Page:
One of the highlights of the tours of Eastern State Penitentiary is a recreated version of the cell occupied by the prison’s most famous inmate, the Chicago gangster Al Capone. With beautiful rugs, paintings on the walls, an elegant writing desk, and a large radio, it belies the image of a harsh prison environment.
The inspiration for the exhibit came from an article in the Philadelphia Public Ledger, dated August 20, 1929, which illustrated Capone’s luxurious cell at Eastern State with a photograph. “When we furnished the cell 20 years ago, we had a furniture expert read this article and give us suggestions as to what to put in there,” explained Liz Trumbull, Eastern State’s manager of historic preservation and architectural conservation. “They’re not artifacts from the prison, but they are period appropriate.”
But for months, this feature of the historic 19th century prison has been unavailable to visitors, the staff having closed it in January for a restoration project. “We felt like this really fine furniture was in stark contrast to the peeling plaster and peeling paint, and it wasn’t working,” said Trumbull. “The goal was to replaster the walls so the quality of the architectural finishes matched the quality of the furniture.”
As so often happens in archeological and historical explorations, you sometimes get more than what you expected to find.
This particular cell was constructed differently than most of the other cells at Eastern State, with a layer of wire lath under the plaster. The lath was corroded, so the team from the firm Materials Conservation planned to remove it and replace it with new wire. “As we started peeling it back, we found the wire lath and that layer of plaster were encapsulating and protecting a layer of paint,” recalled Trumbull. “We didn’t know the significance of it. It was interesting enough that we paused the project in order to do research and really dig into what it was that we were seeing.”
“Where we’ve landed, though we still have a lot of questions, is that this is one of the most intact examples that we have of decorative painting at Eastern State, and we think there’s evidence of artistic painting within this cell.”
To piece together answers to some of those questions, they studied this material evidence more closely and then looked for corroborating clues in the historical records. First, the conservators examined cross sections of paint chips under a microscope and discovered over 20 layers of paint. They were able to date the layers based on changes in paint manufacturing methods that occurred after World War II. From that, they surmised that the cell walls were painted in blues and greens for the first five decades or so through the 1920s.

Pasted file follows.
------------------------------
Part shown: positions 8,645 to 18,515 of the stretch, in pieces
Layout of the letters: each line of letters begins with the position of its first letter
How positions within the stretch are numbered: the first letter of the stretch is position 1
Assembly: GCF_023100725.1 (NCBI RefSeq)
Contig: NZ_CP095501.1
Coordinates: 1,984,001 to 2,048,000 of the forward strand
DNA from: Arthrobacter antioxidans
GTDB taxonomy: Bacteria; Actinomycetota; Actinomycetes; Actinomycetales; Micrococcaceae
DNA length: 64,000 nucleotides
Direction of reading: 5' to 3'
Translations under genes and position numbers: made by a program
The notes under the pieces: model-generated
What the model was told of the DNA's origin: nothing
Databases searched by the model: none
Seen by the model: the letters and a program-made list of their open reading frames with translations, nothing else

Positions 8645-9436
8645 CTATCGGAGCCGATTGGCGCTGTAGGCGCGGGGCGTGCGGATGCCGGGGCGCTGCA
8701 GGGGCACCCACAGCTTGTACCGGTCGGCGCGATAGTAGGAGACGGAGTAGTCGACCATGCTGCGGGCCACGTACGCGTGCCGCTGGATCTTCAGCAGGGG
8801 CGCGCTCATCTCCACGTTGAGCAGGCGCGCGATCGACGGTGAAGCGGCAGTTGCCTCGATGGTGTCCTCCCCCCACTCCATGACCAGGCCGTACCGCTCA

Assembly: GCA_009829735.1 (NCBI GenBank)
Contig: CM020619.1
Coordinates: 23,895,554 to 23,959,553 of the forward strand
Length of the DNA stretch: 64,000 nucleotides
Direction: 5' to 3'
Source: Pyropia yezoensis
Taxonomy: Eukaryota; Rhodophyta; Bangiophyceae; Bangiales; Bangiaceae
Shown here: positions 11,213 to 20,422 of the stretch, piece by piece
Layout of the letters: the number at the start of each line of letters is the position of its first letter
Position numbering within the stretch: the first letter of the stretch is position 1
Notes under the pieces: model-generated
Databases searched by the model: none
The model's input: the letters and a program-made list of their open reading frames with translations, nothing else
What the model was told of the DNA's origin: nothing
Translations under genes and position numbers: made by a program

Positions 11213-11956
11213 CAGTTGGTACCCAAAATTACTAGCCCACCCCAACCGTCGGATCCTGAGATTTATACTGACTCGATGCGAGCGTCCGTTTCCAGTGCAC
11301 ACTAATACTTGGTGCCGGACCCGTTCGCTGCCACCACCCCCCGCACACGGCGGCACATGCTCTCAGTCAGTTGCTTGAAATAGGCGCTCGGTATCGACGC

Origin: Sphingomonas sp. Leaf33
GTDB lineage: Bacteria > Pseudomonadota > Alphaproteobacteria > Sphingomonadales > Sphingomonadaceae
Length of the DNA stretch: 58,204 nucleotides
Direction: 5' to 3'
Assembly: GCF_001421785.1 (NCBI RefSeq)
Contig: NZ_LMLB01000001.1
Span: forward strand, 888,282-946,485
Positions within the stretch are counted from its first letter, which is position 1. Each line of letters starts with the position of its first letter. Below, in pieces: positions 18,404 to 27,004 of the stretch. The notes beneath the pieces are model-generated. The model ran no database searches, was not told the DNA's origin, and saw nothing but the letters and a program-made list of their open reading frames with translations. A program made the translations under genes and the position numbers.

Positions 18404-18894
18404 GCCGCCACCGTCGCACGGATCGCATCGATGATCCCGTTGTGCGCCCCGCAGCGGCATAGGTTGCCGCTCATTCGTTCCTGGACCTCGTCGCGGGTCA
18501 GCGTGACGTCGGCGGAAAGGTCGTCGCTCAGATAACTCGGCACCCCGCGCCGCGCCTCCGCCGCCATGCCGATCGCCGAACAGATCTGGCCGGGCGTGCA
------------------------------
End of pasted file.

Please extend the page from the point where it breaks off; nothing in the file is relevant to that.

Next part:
“When we look at historic photographs of Eastern State they’re all in black and white, obviously, so we’ve always imagined the walls as being white,” noted Trumbull. “It was like our whole imagining of what this space could’ve looked like could be completely different.”
These early layers were followed by evidence of later mural-like painting on the walls, with multicolored borders at mid-height. To learn more, they turned to archival records, looking for written or photographic evidence about painting at Eastern State. They found a 1935 photograph of a cell wall painted with a mural of a woman set in a pastoral scene. “That showed that people were painting at Eastern State, in their cells,” said Trumbull. “Let’s think about the social history of this place. Does that make sense based on what we know about who was in charge during those times? And from the different wardens that we’re familiar with, we think that yes, a mural could have been painted in the early 1920s because the warden at the time, in his reports, does talk about making sure that prisoners have their own hobbies and interests and things to do to occupy their time.”
As their work on the paint layers in that cell continued, Eastern State’s staff moved the recreation of Al Capone’s cell to the one next door. But here, too, new information has brought some changes.
“We found another article in a different newspaper, published the day after [the article in the Philadelphia Public Ledger],” Trumbull recounted. “It talked about a lot of the same furniture, but tried to emphasize that Capone was not receiving special treatment and that he had a cell mate and there were other people that had more luxurious cells than he did. It suggests that he bought the furniture off the people who lived in the cell before him. So, it actually might not have been as uncommon, more cells might have looked like that.”
In the new cell, conservators went ahead with the original plan to replaster the walls to better match the fancy furnishings. Although it also had peeling paint that needed to be removed, they didn’t find any more secrets under it. But Trumbull is sure Eastern State has many more mysteries to be solved. “We have so many questions, so it’s been exciting to parse through the evidence and try to understand what these cells might have looked like over time.”
Eastern State Penitentiary will kick off its 2019 season with a reception tonight from 5:30-7:30PM to unveil the newly restored Al Capone’s Cell exhibit and three new site-specific artist installations. The event is free and open to the public. See details HERE.